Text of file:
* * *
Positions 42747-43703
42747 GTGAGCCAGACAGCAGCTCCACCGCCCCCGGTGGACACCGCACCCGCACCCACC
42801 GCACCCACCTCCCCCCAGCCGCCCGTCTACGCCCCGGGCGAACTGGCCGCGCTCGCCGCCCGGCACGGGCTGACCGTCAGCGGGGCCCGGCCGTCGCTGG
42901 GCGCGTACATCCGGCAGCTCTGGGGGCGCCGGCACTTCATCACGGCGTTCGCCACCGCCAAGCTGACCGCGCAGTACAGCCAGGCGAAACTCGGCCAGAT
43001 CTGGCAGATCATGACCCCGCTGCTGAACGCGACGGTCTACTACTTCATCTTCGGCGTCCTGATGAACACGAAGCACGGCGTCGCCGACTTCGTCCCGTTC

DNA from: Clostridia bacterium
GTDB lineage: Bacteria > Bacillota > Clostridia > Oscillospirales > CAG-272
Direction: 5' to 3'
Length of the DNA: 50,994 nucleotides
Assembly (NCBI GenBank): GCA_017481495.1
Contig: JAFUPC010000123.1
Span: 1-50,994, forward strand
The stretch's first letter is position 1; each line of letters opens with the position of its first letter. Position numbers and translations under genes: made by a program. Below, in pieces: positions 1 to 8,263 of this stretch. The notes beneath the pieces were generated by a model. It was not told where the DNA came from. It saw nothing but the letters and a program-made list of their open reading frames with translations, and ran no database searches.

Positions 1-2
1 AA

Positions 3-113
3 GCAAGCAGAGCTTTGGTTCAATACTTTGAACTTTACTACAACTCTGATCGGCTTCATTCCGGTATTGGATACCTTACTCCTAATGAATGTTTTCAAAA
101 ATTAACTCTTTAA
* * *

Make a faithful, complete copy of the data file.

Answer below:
Positions 42747-43703
42747 GTGAGCCAGACAGCAGCTCCACCGCCCCCGGTGGACACCGCACCCGCACCCACC
42801 GCACCCACCTCCCCCCAGCCGCCCGTCTACGCCCCGGGCGAACTGGCCGCGCTCGCCGCCCGGCACGGGCTGACCGTCAGCGGGGCCCGGCCGTCGCTGG
42901 GCGCGTACATCCGGCAGCTCTGGGGGCGCCGGCACTTCATCACGGCGTTCGCCACCGCCAAGCTGACCGCGCAGTACAGCCAGGCGAAACTCGGCCAGAT
43001 CTGGCAGATCATGACCCCGCTGCTGAACGCGACGGTCTACTACTTCATCTTCGGCGTCCTGATGAACACGAAGCACGGCGTCGCCGACTTCGTCCCGTTC

DNA from: Clostridia bacterium
GTDB lineage: Bacteria > Bacillota > Clostridia > Oscillospirales > CAG-272
Direction: 5' to 3'
Length of the DNA: 50,994 nucleotides
Assembly (NCBI GenBank): GCA_017481495.1
Contig: JAFUPC010000123.1
Span: 1-50,994, forward strand
The stretch's first letter is position 1; each line of letters opens with the position of its first letter. Position numbers and translations under genes: made by a program. Below, in pieces: positions 1 to 8,263 of this stretch. The notes beneath the pieces were generated by a model. It was not told where the DNA came from. It saw nothing but the letters and a program-made list of their open reading frames with translations, and ran no database searches.

Positions 1-2
1 AA

Positions 3-113
3 GCAAGCAGAGCTTTGGTTCAATACTTTGAACTTTACTACAACTCTGATCGGCTTCATTCCGGTATTGGATACCTTACTCCTAATGAATGTTTTCAAAA
101 ATTAACTCTTTAA